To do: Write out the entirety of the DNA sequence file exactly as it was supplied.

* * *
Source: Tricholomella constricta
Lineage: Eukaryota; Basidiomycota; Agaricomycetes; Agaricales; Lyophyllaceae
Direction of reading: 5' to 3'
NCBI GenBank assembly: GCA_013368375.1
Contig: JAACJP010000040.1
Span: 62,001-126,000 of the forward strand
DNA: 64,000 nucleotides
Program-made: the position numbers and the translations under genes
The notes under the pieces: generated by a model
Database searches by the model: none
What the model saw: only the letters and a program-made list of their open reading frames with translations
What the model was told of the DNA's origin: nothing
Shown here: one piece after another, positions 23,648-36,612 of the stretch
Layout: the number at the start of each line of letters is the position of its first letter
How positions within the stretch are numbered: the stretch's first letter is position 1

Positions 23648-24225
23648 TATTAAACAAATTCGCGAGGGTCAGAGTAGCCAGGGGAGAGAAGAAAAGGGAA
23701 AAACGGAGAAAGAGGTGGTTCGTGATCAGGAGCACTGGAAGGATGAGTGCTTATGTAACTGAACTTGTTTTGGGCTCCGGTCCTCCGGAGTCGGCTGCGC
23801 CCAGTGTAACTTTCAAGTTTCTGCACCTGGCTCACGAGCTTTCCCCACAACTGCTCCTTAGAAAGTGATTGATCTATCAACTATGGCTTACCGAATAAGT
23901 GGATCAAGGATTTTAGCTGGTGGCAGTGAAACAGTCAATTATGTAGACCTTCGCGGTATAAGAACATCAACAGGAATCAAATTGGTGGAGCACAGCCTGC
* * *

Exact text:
Source: Tricholomella constricta
Lineage: Eukaryota; Basidiomycota; Agaricomycetes; Agaricales; Lyophyllaceae
Direction of reading: 5' to 3'
NCBI GenBank assembly: GCA_013368375.1
Contig: JAACJP010000040.1
Span: 62,001-126,000 of the forward strand
DNA: 64,000 nucleotides
Program-made: the position numbers and the translations under genes
The notes under the pieces: generated by a model
Database searches by the model: none
What the model saw: only the letters and a program-made list of their open reading frames with translations
What the model was told of the DNA's origin: nothing
Shown here: one piece after another, positions 23,648-36,612 of the stretch
Layout: the number at the start of each line of letters is the position of its first letter
How positions within the stretch are numbered: the stretch's first letter is position 1

Positions 23648-24225
23648 TATTAAACAAATTCGCGAGGGTCAGAGTAGCCAGGGGAGAGAAGAAAAGGGAA
23701 AAACGGAGAAAGAGGTGGTTCGTGATCAGGAGCACTGGAAGGATGAGTGCTTATGTAACTGAACTTGTTTTGGGCTCCGGTCCTCCGGAGTCGGCTGCGC
23801 CCAGTGTAACTTTCAAGTTTCTGCACCTGGCTCACGAGCTTTCCCCACAACTGCTCCTTAGAAAGTGATTGATCTATCAACTATGGCTTACCGAATAAGT
23901 GGATCAAGGATTTTAGCTGGTGGCAGTGAAACAGTCAATTATGTAGACCTTCGCGGTATAAGAACATCAACAGGAATCAAATTGGTGGAGCACAGCCTGC